• 8. Cost Structure The Cost Structure describesthe fixedandvariable expenditures requiredto support KeyActivitiesand KeyResources. It is important to consider whether the businessmodel is cost or value driven. A cost-driven business model is more concerned with efficiencies suchas automationandprice-basedvalue proposition. A value-drivenbusinessmodel is focusedon maximum value creationofferedbya premiumvalue proposition. DesignProcess Startinga newventure within the enterprise for business model innovation begins with a mobilizationof team consistingof intrapreneurs, enterprise architects and executives fromexistingbusiness units. Executives from these business units work together withenterprise architects to identifysharedservices anddata that wouldsupport the new ventures. Intrapreneurs initiate the ideationactivitiesto identifypossibilities for new value propositions for Customer Segments. The teamnext seeks to understandthe viabilityof the value propositions byconductingmarket research andidentifying how theycan take shape with newproducts andservices. These activities require the teamto analyze customer contexts and feedback to gain a deep understanding of the needs andproblems that present an opportunity. In the design phase, the elements ofthe business modelare discussed and defined withthe innovationteam. Businessmodel prototyping is the keyactivityto experiment with various designs onthe Business ModelCanvas. The teamcanuse post-it notes on a wall inthe designroom to rapidlychange the elements inthe Business Model Canvas. Different versions of proposedbusiness model prototypes can be evaluated to determine best fit and optimal viabilityfor the target Customer Segments. Other factors suchas KeyResources andKeyActivities can be assessedto support Channels, Customer Relationships, andRevenue Streams. The deliverable from thisdesign phaseis a Business Model Canvas that hasbeen selected with the highest evaluationdeterminedbythe innovation team. In fact, it is inthe design phase that enterprise architects beginthe process of mapping the business model to anoperating model. Enterprise architects collaborate withintrapreneurs to identifythe data andprocesses to enable the elements inthe business model. The mappingprocessis described further in IdentifyinganOperating Model andMapping the Business Model to anOperating Model. A plan to deploythe selectedBusiness Model Canvas is then developed to begin deliveringthe Value Propositions inthe market. The planshouldinclude a roadmapto keepKeyPartners synchronizedwiththe deployment timeline and to ensure dependencies will be met. Enterprise architects workwith KeyPartners to facilitate the integrationof servicesand data to enable the processes in the newbusiness model design. Intrapreneurs also beginworkingwith Channels to drive demandfor the offerings inthe target Customer Segments. After the businessmodel is deployed, a programto manage the adaptations in response to market feedback shouldbe operationalized. The program shouldinclude tracking the validityof business model hypotheses and measuring performance. The components ofthis program are discussedin greater detailinEvaluatingBusiness ModelPerformance.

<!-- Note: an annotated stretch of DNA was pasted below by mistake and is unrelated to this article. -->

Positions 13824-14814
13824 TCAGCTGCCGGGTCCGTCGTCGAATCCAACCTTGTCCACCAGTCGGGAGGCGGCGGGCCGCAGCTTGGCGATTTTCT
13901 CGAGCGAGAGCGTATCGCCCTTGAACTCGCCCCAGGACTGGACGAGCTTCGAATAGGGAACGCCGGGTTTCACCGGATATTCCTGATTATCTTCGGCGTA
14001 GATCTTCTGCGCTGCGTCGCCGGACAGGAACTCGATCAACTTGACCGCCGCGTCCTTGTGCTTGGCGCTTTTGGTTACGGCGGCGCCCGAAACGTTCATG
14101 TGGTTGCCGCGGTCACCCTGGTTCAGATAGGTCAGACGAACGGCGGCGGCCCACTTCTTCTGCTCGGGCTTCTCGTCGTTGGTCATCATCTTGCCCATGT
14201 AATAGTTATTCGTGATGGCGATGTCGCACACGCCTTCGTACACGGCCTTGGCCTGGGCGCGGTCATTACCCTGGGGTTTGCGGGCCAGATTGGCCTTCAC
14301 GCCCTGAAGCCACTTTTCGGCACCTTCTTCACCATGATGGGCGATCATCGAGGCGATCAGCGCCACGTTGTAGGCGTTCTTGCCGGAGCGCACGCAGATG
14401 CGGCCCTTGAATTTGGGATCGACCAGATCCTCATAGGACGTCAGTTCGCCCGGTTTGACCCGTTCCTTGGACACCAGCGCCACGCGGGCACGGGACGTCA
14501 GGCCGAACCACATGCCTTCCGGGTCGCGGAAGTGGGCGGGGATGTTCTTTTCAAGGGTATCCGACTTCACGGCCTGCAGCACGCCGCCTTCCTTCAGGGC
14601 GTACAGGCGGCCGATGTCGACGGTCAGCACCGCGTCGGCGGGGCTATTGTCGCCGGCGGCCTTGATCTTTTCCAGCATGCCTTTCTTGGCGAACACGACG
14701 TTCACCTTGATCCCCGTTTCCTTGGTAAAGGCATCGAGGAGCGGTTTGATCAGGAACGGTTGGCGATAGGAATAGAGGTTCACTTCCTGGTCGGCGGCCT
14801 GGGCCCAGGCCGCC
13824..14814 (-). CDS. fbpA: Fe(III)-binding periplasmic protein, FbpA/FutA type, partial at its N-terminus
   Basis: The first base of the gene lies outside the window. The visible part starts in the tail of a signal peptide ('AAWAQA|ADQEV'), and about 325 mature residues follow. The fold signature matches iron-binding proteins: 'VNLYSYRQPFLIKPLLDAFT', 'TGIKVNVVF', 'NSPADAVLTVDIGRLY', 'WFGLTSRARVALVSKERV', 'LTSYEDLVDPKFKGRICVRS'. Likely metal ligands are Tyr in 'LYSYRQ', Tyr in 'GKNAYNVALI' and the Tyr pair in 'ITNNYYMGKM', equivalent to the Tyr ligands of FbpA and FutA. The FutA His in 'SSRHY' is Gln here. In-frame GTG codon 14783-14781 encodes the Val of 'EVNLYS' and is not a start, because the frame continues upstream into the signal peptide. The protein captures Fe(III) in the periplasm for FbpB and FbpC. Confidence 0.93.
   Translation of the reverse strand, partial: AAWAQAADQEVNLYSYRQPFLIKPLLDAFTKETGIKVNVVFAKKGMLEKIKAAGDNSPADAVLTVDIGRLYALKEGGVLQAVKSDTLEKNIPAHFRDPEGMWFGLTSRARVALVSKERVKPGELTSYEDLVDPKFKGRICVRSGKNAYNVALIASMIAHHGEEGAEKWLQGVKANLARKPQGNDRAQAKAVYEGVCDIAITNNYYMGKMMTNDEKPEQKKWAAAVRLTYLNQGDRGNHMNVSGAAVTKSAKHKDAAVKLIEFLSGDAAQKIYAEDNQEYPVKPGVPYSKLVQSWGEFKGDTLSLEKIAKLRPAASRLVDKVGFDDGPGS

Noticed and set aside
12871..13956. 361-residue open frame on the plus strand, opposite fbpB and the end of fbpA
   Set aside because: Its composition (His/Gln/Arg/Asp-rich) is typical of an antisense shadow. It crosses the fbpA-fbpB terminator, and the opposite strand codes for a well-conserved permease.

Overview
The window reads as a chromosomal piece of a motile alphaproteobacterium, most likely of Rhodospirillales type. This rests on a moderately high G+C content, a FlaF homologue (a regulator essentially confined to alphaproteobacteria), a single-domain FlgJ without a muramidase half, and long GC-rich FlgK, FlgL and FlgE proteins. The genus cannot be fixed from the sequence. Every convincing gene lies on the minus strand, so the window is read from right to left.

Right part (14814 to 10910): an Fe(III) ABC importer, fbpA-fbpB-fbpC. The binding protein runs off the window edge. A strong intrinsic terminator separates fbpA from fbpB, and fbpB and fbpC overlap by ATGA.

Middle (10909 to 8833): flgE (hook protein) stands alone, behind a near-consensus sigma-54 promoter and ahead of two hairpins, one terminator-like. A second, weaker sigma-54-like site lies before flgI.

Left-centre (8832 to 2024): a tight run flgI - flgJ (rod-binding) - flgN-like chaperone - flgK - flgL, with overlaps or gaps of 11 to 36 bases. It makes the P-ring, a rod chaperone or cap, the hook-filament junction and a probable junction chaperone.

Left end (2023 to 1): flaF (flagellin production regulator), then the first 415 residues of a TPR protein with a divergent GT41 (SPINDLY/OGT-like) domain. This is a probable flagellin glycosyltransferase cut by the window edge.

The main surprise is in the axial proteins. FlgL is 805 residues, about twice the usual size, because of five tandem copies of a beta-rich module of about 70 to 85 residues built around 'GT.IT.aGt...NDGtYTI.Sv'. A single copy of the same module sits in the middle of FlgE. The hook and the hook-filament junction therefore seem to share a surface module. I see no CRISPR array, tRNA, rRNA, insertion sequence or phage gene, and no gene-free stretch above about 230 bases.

• 9. Identifying an Operating Model An operatingmodel is the first layer in the foundation for executionin an enterprise architecture. The operating modelis the business process standardizationand integrationnecessaryto deliver value to Customer Segments. It is the conceptual component inthe organizinglogic that defines anenterprise architecture. In this sense, the operating model is the initial manifestationof the business model when it is deployedas it indicateshowvalue is created, deliveredandcaptured bythe business units inthe enterprise. Researchconducted byMIT’s Center for Information Systems Researchfound that enterprises implementing an operating modelreportedthe following: 17% greater strategic effectiveness, 31% higher operational efficiencies, 33% more customer intimacy, 34% higher product leadership, and 29% greater strategic agilitythanthose companies that didnot. 4 Basedon surveyandcase studyresearch at more than200 companies in the UnitedStates andEurope, MIT’s CISR developed a quadrant based onthe two dimensions of businessprocessstandardizationandintegration in whichhighperforming enterprises that hadimplementedanoperating model couldbe classified. Operating Model Quadrant (Enterprise Architecture as Strategy, Ross et al, 2006)